Religious literacy is key to solving social problems of misunderstanding and insecurity. Yet I do not see it as requiring extensive factual knowledge, and certainly do not equate it with religious commitment.
Indeed religiously committed people often lack religious literacy insofar as they can hold stereotyped perceptions of traditions other than their own.
Rather I would suggest that religious literacy is a set of skills and attitudes that enables someone to understand the nature of a religious worldview and its implications for daily life, even when the beliefs and practices in question are very different from their own.
Just as sex and relationships education should not been seen as merely a matter of biology, religious literacy is too important to be left just to RE. Its social and cultural significance needs to be explored in the context of subjects such as History, English, Geography, Politics and citizenship education.
It is equally essential for those of all faiths and none.
My sense of the importance of religious literacy derives particularly from my work on the interface between religion and security.
It is crucial that those responsible for identifying individuals at risk of being drawn into terrorism are able to make religiously literate judgements, otherwise there is a danger of stigmatizing intense but harmless patterns of mainstream religious behaviour while missing deviant and potentially extreme beliefs and attitudes.
Religious literacy is also vital for the media who can otherwise risk reinforcing public prejudices and misunderstandings.
Greater religious literacy among at-risk groups themselves is needed to pre-empt distorted or sectarian understandings of their own tradition, and unwarranted assumptions about others, for example the widespread Muslim perception that they face a neo-crusading mentality among Christians.
How then do we improve religious literacy?
In the long term, good quality RE teaching in schools is of course strategic, and is an area that needs encouragement and investment in teacher training and staff development. However, both at school and university level it is crucial that religion is not seen as a limited subject ghetto but integrated into the wider curriculum.
As an Open University academic I naturally see considerable potential in distance and online materials both for formal higher education and for more informal lifelong learning about religion. There is already much that is available here, some of it free at the point of use, and hence potentially valuable resources for cash-strapped organizations and individuals seeking to improve their levels of religious literacy.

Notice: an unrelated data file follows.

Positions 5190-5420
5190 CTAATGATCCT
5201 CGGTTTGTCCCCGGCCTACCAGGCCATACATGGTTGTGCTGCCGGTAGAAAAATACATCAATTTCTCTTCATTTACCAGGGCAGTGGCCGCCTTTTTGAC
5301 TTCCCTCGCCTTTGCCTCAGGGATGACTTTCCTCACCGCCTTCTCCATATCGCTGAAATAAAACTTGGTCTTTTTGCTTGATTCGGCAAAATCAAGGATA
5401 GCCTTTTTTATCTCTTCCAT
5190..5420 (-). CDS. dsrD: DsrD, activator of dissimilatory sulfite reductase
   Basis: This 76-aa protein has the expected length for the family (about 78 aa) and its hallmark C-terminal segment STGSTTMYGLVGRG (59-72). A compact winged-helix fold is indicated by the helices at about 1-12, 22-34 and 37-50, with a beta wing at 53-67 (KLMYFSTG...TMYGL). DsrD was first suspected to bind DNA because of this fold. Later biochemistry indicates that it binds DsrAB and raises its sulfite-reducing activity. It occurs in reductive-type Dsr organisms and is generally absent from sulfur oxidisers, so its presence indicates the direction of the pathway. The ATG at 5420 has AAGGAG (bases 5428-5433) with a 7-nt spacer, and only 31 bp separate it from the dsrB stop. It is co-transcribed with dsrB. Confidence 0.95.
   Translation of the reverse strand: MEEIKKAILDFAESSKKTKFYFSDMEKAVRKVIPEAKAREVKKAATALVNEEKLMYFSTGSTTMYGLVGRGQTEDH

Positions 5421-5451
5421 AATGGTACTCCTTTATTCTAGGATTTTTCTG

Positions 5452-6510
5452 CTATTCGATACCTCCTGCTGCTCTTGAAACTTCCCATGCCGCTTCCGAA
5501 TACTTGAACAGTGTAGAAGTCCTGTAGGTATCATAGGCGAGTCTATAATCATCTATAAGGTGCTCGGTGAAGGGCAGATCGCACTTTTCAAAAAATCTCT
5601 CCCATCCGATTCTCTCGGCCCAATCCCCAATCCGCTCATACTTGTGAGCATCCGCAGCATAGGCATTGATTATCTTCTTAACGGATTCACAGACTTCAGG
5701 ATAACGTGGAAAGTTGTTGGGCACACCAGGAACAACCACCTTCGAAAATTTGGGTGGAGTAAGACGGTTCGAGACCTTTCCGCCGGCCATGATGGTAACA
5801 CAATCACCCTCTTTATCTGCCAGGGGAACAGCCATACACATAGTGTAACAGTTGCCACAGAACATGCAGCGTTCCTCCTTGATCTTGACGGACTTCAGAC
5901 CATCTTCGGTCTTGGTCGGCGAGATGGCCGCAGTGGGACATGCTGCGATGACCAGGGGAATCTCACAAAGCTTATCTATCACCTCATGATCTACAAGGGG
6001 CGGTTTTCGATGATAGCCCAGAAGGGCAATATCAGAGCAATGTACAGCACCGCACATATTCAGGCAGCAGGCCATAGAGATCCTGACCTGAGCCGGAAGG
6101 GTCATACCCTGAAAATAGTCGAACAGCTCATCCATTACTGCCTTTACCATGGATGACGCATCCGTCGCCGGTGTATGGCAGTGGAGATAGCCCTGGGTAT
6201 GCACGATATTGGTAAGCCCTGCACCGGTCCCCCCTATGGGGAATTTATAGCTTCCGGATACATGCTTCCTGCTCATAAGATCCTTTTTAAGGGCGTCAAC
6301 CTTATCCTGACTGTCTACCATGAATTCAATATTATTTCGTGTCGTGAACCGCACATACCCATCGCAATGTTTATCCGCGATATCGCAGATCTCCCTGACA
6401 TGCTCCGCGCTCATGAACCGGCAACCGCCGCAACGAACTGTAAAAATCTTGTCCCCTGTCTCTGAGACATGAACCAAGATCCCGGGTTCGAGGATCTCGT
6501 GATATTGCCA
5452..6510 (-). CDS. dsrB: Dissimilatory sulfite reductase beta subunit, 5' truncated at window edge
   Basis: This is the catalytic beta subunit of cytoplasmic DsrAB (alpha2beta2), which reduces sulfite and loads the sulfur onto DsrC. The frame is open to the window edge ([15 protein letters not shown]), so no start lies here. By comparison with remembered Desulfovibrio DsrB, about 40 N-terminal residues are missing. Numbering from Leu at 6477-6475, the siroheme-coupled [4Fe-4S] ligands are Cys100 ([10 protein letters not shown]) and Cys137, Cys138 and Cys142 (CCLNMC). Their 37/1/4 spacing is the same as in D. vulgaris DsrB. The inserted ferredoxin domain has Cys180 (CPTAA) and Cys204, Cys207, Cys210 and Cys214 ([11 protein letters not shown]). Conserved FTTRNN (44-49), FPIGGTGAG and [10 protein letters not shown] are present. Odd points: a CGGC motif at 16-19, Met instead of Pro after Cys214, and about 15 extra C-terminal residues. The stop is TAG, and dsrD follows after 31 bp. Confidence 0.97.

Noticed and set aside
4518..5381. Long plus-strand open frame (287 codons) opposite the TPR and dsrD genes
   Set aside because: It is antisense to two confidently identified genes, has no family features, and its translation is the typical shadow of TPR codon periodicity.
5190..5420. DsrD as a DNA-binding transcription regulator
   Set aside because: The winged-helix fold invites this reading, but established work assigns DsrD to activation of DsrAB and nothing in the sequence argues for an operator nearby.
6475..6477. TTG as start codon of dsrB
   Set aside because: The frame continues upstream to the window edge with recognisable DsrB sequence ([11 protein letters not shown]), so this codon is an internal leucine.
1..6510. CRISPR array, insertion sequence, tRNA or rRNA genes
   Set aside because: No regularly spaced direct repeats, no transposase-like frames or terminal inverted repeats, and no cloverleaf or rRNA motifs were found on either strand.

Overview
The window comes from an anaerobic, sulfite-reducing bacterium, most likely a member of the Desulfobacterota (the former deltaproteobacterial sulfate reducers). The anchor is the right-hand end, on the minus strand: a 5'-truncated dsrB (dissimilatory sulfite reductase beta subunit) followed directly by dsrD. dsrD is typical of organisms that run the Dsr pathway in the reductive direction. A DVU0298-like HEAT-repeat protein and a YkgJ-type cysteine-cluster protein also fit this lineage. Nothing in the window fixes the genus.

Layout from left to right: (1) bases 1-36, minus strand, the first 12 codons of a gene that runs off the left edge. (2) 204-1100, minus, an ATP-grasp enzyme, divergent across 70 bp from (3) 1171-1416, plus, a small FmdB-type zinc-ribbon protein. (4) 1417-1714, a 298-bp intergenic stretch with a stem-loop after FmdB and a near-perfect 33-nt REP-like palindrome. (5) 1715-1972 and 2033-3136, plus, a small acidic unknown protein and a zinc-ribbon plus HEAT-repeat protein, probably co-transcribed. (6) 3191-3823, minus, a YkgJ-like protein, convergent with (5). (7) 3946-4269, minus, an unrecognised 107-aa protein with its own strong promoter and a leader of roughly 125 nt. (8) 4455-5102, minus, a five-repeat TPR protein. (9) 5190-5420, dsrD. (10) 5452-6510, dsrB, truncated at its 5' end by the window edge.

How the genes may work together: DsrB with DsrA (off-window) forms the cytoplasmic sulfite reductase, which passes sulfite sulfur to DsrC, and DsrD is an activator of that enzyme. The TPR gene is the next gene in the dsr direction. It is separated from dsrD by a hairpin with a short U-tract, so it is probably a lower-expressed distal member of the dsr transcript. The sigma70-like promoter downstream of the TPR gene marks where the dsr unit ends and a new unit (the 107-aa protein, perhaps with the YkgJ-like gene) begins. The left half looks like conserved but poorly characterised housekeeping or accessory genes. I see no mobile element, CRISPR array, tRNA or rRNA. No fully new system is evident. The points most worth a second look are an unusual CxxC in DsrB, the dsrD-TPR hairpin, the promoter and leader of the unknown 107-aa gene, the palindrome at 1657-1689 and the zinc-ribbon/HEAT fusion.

We have mentioned some examples in a written Open University submission. It would be possible with relatively modest investment to develop a website that would itself provide basic religious literacy training, with links to existing online resources for those needing a more in-depth understanding. In the longer term gaps in those resources could be identified and further investment made to fill them.
Nevertheless, we should not see online resources alone as providing a solution.
My research on Northern Ireland shows clearly that a key factor in breaking down prejudices between Catholic and Protestant communities is personal contact, something that cuts across levels of personal religious commitment and involvement. I am sure that the same applies to religious groups elsewhere in the UK.
I therefore believe that initiatives such as that of the Muslim Council of Britain in recently encouraging open days at mosques point a significant way forward. Similarly my own church has recently started holding annual open days, with a view to sharing an understanding of our beliefs and activities with local people who may not feel it is appropriate for them to attend a worship service. It would be good to see central and local government giving positive encouragement and publicity to such activities.
Finally, in relation to government and parliament itself. I perceive a need for more sophisticated religious literacy in legislation and policy, for example in informing foreign policy towards the Muslim world and in implementing the Prevent policy in a manner that genuinely prevents extremism while not alienating moderates.
So, just as government now benefits from an independent office for budget responsibility, I would plant the thought that it needs an office for religious responsibility that can be a channel for communication with religious groups themselves as well as with researchers and analysts. But, whatever mechanisms are used, I would urge that religious literacy considerations should inform all relevant legislation and policy in the way that equality and human rights considerations already do.
So to sum up, I would leave you with four key messages.
It is essential to improve religious literacy to strengthen community cohesion and national security.
Progress in religious literacy requires much closer collaboration between academia, government, the media and religious groups themselves.
‘Top down’ educational and policy initiatives may well be useful but they must be complemented by facilitating grass-roots face-to-face interactions.
Religious literacy is too important to be left merely to formal religious education.
This paper was presented at an oral evidence session of the All Party Parliamentary Group on Religion and Education Religious Literacy Inquiry, chaired by Fiona Bruce MP on 25 April. The other three panellists were Lord Singh of Wimbledon, Nick Spencer (Theos) and Miriam Lorie (University of Cambridge).